Roots festival impresses
On Saturday I attended the fourth Roots Music Festival at The Linda in Albany, which featured a number of good local musical acts, and a Rhode Island-based duo who deserve more attention: Brown Bird.
I caught Brown Bird last year at Club Helsinki in Hudson, and was impressed with their darkly lyrical brand of folk, which mixes blues, bluegrass and Eastern European and gypsy music. A lot of contemporary folk music sounds the same to me, but Brown Bird was something different, boasting a broader range of influences, surprisingly complicated arrangements and unusually literate songwriting that evokes classic American novels such as “Moby Dick” and the Bible. Also impressive is the full and forceful sound produced by Brown Bird: Dave Lamb plays guitar, drums and sings, usually simultaneously, and MorganEve Swain plays the upright bass, cello and violin. After watching the duo in Hudson, I picked up their 2011 CD “Salt for Salt,” which has steadily grown on me.
Brown Bird has gotten even better since I saw them during the summer. The duo immediately impressed with their emotionally complex songs and technical virtuosity; for those who expect folk music to be gentle and pretty, their rhythmic, often aggressive sound probably came as a surprise. They played a number of songs off “Salt For Salt,” as well as tracks off their upcoming album, “Fits of Reason,” which comes out on April 2.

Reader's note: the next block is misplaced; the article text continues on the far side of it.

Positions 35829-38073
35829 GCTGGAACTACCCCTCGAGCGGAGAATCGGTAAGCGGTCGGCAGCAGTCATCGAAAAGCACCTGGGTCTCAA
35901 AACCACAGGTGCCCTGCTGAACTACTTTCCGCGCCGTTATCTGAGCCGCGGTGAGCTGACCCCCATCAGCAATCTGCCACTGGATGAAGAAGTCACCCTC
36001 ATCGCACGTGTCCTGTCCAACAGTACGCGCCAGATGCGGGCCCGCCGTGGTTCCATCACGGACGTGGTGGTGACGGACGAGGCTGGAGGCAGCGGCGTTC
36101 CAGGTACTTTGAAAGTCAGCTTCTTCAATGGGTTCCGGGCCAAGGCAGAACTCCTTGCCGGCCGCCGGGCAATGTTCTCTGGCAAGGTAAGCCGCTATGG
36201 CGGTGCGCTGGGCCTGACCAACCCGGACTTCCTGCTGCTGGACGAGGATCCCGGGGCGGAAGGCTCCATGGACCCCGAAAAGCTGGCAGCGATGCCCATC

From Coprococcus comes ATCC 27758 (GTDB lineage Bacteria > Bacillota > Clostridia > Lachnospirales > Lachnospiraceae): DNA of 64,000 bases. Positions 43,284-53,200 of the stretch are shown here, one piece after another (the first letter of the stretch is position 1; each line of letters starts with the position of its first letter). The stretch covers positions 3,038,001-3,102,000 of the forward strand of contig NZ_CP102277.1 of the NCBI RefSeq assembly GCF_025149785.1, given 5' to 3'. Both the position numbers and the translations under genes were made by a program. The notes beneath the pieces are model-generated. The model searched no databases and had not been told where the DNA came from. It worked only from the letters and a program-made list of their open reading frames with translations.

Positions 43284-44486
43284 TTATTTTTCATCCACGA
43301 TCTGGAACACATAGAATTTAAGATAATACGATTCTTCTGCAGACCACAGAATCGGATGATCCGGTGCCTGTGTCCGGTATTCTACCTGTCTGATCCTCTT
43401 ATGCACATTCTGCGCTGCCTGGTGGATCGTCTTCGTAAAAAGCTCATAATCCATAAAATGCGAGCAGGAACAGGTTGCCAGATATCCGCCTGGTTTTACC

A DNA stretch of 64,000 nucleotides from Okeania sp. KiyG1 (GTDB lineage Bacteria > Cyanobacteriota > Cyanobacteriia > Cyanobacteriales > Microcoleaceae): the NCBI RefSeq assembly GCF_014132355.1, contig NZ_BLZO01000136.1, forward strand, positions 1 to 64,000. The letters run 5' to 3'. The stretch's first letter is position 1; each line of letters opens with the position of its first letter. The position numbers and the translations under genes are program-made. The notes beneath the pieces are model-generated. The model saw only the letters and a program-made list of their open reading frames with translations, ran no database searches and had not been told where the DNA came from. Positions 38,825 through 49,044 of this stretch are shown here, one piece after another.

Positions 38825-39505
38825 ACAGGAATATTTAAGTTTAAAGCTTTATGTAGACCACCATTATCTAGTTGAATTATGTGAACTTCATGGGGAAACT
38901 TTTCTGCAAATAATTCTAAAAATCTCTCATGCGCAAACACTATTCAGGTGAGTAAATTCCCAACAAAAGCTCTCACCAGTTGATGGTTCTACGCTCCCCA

Brown Bird was the show’s headliner, but every act at the Roots Music Festival was worth seeing. Brown Bird’s set was preceded by a lively performance by Albany-based gospel group James Edmond’s Heavenly Echoes, who sang a mix of hymns and popular tunes such as “People Get Ready.” I like gospel music, but I seldom see it live, and was unfamiliar with James Edmond’s Heavenly Echoes. In any case, their set came as something of a revelation to me — the sort of exuberant and upbeat performance that can’t help but put a smile on my face. I also appreciated how resolutely old-school the Heavenly Echoes are — they’re not trying to be hip, or contemporary. They’re just trying to play and sing good music and make people feel good, and they succeed.
One of the Roots Music Festival’s big draws (at least for me) was the Lost Radio Rounders and Friends performing songs by the legendary American folk group the Carter Family. The Lost Radio Rounders are a project of local musicians Michael Eck and Tom Lindsay, who perform old-timey folk music that is often in danger of being forgotten. Last year the Lost Radio Rounders put out a fine CD of Carter Family songs, called “Heaven’s Radio,” and the set at The Linda featured some of the best songs off the album, as well as guest musicians such as singer-songwriters M.R. Poulopoulos and my friend Kim Kilby. I was sitting with Kim’s stepson, and I asked him whether he had seen the Lost Radio Rounders’ Carter Family show before. “Yes,” he said. “And they get better every time.” Which seemed about right, judging from the group’s high-energy performance.
Local country and blues band Red Haired Strangers also gave a high-energy performance. I’d seen these guys before, but their performance at the Linda seemed to kick things up a notch. The musicianship was impressive — Ryan Dunham absolutely killed it on harmonica — and the weathered, heartfelt vocals captured the spirit of the vintage country and blues music that serves as the band’s primary influence. Also impressive was singer-songwriter Olivia Quillio, whose spare, lovely performance opened the show.
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